This week, we talk about the health of American educators, why Russian private military companies thrive in Ukraine, changes to drug policy, getting ready for AI conspiracies, what the medical community thinks about providing health care for transgender veterans, and possible gaps in U.S. policy there.
How Are America’s Teachers Doing?
Stress levels at work have reverted to pre-pandemic levels for teachers. Although this may be encouraging news, teachers continue to report lower levels of well-being than the majority of working adults.
- Following are some recent findings from our 2023 State of the American Teacher Survey:
- By the end of the 2022–2023 academic year, 23% of teachers predicted that they would quit their jobs. Their intention to quit was primarily motivated by the job’s stress and disappointment, as well as by money and hours worked.
- Compared to white instructors, black teachers reported much greater rates of burnout. According to Elizabeth Steiner, a co-author of the study, the survey results point to a “pattern that plays out in real life. Compared to white instructors, black teachers do turnover and quit their positions more frequently.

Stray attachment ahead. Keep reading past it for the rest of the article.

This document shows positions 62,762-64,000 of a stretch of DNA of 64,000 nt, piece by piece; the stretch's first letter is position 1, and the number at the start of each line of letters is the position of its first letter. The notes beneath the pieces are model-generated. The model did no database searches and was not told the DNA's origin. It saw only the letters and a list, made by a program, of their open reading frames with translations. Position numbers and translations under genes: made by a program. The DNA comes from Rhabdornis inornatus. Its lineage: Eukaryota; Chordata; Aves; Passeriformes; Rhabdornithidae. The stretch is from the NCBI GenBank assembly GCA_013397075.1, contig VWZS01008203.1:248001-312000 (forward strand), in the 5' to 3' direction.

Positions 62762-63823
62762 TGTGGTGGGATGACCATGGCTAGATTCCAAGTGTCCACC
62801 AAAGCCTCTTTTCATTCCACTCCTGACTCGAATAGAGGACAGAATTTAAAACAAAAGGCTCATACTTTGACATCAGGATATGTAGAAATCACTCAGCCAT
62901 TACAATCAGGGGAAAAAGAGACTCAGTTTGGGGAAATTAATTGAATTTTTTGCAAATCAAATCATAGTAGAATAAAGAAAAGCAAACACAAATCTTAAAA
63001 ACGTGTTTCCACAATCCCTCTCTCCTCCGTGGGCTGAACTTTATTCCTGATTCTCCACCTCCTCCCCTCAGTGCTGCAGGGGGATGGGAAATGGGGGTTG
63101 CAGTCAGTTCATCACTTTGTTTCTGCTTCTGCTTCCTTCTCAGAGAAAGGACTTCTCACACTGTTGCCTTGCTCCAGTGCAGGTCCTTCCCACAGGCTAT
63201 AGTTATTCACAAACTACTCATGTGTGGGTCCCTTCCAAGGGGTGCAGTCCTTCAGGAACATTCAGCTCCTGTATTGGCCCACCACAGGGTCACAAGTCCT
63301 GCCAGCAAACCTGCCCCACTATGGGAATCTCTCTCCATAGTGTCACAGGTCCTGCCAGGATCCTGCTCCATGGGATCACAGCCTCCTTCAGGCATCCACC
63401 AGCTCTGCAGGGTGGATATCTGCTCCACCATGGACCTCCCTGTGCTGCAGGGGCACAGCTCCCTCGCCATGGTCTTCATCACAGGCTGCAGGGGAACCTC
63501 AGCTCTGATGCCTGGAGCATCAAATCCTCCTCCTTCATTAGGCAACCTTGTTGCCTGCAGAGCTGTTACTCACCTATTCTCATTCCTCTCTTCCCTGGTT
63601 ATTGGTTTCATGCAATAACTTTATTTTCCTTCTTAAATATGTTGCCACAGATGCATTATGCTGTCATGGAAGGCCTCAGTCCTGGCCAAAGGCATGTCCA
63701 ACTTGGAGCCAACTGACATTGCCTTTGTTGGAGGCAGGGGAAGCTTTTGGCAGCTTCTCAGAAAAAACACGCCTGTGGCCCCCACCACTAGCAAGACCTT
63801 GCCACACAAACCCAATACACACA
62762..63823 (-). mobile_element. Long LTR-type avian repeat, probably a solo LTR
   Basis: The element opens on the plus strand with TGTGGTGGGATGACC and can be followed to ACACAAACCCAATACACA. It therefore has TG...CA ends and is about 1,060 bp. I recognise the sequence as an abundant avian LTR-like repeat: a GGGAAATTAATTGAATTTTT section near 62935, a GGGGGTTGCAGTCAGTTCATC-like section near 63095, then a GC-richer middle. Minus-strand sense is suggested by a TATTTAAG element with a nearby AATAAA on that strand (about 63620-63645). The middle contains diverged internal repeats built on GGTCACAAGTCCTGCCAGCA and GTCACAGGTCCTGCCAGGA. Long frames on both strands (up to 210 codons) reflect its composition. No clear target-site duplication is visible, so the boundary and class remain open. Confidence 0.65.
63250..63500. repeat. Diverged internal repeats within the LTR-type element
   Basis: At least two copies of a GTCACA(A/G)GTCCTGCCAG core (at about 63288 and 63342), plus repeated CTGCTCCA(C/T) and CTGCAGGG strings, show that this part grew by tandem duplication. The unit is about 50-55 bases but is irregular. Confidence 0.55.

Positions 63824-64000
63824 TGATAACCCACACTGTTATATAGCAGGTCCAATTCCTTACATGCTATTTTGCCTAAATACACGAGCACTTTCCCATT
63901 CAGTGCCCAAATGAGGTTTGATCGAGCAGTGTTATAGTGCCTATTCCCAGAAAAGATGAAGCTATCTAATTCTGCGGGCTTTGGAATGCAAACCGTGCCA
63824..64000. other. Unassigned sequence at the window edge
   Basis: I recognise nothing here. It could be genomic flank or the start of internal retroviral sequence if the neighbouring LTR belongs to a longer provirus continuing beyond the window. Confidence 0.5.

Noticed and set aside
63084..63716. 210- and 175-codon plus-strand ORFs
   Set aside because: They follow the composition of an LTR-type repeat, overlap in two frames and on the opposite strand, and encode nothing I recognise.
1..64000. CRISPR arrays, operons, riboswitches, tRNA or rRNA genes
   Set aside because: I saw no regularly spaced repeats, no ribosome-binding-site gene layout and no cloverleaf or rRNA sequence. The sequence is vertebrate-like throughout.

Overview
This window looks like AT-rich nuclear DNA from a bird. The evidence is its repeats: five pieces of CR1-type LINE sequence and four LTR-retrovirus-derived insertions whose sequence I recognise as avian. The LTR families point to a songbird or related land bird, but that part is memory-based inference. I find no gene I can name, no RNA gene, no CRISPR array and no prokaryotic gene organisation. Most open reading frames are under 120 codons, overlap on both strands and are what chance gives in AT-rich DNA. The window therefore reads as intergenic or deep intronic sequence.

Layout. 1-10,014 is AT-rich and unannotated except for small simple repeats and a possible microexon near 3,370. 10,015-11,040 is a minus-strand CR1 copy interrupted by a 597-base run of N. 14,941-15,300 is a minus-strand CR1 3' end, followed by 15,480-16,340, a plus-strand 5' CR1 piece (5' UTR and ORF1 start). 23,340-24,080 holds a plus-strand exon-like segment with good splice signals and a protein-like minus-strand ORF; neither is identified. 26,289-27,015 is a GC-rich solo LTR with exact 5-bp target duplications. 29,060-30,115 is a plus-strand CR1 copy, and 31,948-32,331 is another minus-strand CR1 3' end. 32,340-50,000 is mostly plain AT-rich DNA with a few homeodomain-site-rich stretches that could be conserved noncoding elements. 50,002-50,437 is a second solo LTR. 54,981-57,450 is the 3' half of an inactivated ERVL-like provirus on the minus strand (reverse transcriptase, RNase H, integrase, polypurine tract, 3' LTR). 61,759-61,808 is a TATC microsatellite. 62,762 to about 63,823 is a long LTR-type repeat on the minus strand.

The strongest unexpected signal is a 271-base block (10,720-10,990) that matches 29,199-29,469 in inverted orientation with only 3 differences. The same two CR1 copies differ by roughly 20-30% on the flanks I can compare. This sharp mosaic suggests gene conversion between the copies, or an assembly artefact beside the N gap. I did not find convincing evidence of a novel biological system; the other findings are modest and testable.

- Female teachers were less likely than male teachers to report feeling resilient to stressful circumstances, and they reported much greater rates of frequent job-related stress and burnout.
- In 2023, 75% of educators said they had access to at least one sort of support for their physical or mental health. Only slightly more than half of the teachers, however, felt that this assistance was sufficient.
Ukraine Is a Breeding Ground for Russian PMCs
The Wagner Group, the largest private military corporation in Russia, has emerged from the shadows as a result of the conflict in Ukraine. Wagner isn’t alone, though. The battle has also prompted the growth of existing private military firms and the establishment of new ones. This “explosion of what are essentially private armies” could have disastrous effects, according to RAND researchers. In the end, the conflict in Ukraine might serve as a starting point for killing caused by Russian PMCs elsewhere in the world.
State and Local Policy Is Changing for Psychedelics. What Will the Feds Do?
The use of psychedelics including psilocybin, MDMA, and LSD as remedies for mental health issues is gaining popularity. This has caused some states and communities to amend their rules, a change similar to what happened with medical marijuana decades ago. According to RAND analysts, the changes are occurring considerably more quickly this time. Additionally, as more states and municipalities liberalize their policies on the sale and use of psychedelics, pressure on federal authorities to tackle difficult ethical issues will increase.